Amazon Announces Echo Show ...and It's Not a Speaker!

May 12 2017, 18:00
Amazon announced its latest member of the Alexa voice service hardware family, following the original Echo Dot ($49.99) and Amazon Echo (now $149.99) devices that kick-started the whole Voice Personal Assistant (VPA) trend, motivating every single consumer electronics and mobile devices brand to respond with similar concepts. The only problem is that the new Amazon Echo Show ($229.99) is not so much a speaker but a complete Alexa "videophone" and home automation interface with a camera.
 
Is it a tablet? An Internet-connected alarm clock? The return of the videophone? The Amazon Echo Show will be released in the US only - for now - starting June 28, 2017.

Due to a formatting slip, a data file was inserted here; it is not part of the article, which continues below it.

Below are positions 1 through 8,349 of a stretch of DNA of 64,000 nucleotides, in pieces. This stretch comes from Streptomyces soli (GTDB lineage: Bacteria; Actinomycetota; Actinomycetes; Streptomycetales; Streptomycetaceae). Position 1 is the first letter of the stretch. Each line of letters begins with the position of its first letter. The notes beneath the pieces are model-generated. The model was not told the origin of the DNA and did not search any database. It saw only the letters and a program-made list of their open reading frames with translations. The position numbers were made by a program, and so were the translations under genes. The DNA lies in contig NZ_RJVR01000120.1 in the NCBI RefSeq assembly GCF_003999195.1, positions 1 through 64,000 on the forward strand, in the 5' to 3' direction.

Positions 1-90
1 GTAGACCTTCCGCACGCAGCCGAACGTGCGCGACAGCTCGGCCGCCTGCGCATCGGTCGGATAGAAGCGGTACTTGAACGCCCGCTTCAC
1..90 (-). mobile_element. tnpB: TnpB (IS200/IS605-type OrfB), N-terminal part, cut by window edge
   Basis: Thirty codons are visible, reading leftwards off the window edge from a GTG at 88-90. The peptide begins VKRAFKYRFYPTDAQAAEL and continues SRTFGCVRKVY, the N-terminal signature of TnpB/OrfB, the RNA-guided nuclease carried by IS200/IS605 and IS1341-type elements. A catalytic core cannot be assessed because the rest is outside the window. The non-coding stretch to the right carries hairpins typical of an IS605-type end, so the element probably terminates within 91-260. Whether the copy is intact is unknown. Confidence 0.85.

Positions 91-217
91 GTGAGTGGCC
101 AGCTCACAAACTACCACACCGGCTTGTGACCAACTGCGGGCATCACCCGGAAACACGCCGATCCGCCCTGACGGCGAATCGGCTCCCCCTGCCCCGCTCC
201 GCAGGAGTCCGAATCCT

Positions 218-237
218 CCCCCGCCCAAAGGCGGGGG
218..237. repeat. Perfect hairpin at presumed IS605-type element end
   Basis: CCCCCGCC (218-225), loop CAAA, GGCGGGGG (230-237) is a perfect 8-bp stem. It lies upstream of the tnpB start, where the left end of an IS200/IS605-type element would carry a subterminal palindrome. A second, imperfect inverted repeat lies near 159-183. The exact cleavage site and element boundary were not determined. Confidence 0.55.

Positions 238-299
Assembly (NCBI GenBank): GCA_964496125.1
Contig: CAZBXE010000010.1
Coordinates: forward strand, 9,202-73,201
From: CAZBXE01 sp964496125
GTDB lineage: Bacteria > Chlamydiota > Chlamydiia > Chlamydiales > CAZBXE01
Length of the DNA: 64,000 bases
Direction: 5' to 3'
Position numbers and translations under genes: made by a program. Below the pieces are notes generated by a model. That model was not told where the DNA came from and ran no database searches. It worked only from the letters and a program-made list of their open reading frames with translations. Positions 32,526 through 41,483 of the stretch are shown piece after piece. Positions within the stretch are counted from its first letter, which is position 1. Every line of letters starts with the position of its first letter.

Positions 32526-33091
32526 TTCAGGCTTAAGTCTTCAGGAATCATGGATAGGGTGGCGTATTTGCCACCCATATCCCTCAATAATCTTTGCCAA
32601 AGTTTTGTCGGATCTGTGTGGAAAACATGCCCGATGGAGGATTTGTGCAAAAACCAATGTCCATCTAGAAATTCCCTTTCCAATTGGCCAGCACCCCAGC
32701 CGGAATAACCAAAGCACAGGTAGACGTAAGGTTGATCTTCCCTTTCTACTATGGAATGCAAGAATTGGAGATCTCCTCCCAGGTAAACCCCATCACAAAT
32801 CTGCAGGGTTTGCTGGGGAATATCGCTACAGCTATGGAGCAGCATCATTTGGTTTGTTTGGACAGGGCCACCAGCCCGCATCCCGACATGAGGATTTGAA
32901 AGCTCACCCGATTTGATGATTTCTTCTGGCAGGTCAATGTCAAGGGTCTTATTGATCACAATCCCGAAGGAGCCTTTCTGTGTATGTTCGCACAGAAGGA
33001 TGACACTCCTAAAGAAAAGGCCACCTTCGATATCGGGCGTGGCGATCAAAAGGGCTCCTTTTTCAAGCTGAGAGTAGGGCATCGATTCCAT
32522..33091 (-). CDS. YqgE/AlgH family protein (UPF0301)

After failing to gain some market share in the tablet wars with its Android-based Fire range, Amazon's engineers apparently decided to go back to the drawing board and rethink what exactly made the Amazon Echo so successful (including in terms of media attention). No doubt the ability to interact with the Internet and home automation systems with voice commands was the focus for the device's success. But as consumers start to understand the full potential of voice recognition, voice commands, and intelligent VPAs, there's one thing that becomes apparent - the concept's simplicity. In fact, the Amazon Echo concept was able to propel Amazon's Alexa technology to a mainstream position, and compete head to head with all the previously existing VPAs - Microsoft Cortana, Google Assistant and more notably with the powerful Apple Siri ecosystem, available on the iPhone, iPads, and even Mac computers.